A nervous-appearing woman brought a large bag of books into the shop and disrespectfully – ya gotta respect the books, ma’am! – dumped them on the counter.

Without the usual greetings and small talk we share with most customers, she declared, “I have a lot of books on witchcraft in here that I want to get rid of…now! I don’t want anything for them; I just want to get rid of them!”

“Are you sure we can’t pay you for them?” I asked with concern, not wanting to take advantage of her, and willing to do with her what we do with others who bring us worthy books every day.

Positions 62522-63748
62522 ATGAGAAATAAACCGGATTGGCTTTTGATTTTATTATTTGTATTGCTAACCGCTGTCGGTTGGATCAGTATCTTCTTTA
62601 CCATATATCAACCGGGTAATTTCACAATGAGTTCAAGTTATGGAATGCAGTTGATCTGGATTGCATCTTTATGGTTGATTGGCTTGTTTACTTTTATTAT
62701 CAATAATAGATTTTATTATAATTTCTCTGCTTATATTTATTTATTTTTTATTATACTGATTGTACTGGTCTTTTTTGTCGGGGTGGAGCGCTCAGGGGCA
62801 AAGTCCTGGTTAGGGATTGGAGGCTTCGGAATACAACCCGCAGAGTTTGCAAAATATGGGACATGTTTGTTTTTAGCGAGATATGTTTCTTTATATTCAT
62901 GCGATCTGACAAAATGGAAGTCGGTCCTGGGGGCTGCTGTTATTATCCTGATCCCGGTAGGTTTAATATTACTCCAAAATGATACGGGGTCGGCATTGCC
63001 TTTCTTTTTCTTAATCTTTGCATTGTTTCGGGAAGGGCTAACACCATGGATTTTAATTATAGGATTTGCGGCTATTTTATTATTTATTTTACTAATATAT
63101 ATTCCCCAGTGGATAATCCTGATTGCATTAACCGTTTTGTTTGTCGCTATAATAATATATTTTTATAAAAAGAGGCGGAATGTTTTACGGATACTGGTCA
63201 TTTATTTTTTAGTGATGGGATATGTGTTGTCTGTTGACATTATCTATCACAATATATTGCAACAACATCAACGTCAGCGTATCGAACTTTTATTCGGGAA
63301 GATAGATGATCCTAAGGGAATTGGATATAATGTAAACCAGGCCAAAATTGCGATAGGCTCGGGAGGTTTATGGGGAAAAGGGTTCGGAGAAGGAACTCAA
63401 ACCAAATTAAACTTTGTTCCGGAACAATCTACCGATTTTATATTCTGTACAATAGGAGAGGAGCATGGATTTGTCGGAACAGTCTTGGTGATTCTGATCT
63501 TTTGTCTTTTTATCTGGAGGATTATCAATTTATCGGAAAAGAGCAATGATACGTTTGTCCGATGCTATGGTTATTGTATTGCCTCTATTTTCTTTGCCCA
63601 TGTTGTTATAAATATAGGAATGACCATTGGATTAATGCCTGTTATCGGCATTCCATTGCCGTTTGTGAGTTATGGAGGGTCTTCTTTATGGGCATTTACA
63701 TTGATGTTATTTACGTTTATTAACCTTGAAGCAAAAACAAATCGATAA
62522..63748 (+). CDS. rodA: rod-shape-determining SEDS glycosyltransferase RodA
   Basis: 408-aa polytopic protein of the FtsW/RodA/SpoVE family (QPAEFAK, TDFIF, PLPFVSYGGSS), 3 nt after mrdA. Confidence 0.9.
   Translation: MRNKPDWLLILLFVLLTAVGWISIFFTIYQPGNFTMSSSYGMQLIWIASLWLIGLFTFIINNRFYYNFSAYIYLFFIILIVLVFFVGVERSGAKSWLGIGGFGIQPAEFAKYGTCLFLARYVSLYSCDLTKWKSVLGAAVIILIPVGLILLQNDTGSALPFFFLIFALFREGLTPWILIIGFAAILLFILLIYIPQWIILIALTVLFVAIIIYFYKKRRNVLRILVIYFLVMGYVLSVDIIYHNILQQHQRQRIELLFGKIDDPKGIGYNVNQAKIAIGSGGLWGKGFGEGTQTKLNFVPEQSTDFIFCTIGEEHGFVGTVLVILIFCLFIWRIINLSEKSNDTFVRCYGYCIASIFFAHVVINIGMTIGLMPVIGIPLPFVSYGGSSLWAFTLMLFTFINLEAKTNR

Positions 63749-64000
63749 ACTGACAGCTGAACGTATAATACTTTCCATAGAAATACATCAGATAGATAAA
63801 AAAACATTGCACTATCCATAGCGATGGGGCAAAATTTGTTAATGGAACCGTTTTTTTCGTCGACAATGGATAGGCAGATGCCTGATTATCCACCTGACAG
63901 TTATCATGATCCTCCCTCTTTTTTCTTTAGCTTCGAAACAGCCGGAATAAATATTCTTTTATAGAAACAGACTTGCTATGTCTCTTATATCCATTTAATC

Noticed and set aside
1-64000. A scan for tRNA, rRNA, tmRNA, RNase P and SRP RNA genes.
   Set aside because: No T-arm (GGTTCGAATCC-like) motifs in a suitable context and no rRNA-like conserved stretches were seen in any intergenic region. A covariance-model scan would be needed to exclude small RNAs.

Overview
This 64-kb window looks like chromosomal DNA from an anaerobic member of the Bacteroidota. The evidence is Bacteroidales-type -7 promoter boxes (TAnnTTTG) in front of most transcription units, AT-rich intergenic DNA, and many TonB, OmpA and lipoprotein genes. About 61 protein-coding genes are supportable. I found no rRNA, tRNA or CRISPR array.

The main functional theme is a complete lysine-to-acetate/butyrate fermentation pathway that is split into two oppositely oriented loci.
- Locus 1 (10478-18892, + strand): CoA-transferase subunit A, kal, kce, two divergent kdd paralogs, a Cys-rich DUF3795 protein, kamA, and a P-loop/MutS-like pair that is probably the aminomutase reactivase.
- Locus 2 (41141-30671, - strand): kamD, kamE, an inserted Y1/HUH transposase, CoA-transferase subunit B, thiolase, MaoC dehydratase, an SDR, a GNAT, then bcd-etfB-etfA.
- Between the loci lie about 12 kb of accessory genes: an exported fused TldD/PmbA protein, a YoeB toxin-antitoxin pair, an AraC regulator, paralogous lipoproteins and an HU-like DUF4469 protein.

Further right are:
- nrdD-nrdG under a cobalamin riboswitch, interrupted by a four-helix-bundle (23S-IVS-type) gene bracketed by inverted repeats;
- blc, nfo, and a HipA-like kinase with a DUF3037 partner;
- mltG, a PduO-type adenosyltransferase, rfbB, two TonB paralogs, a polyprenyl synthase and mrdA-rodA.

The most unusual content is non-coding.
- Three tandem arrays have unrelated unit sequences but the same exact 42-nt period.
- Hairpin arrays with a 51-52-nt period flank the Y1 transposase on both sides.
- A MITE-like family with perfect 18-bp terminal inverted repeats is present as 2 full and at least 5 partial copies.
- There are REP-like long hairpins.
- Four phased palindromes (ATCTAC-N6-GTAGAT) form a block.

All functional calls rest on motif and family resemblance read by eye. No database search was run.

“No! No!” she said, glancing around apprehensively. “They were given to me and I wouldn’t feel right taking anything for them.”

She shoved the overflowing bag with the offending books across the counter at me and practically fled out our side door, nearly knocking over old, unsteady John Myers, coming in to get his fix of Louis L’Amours.

It was almost as though she felt that the books were cursed, as though she would also be damned if they were in her possession any longer.

We cleaned, priced, and shelved the books in New Age, putting a spell on them to sell fast to our many bewitched customers.


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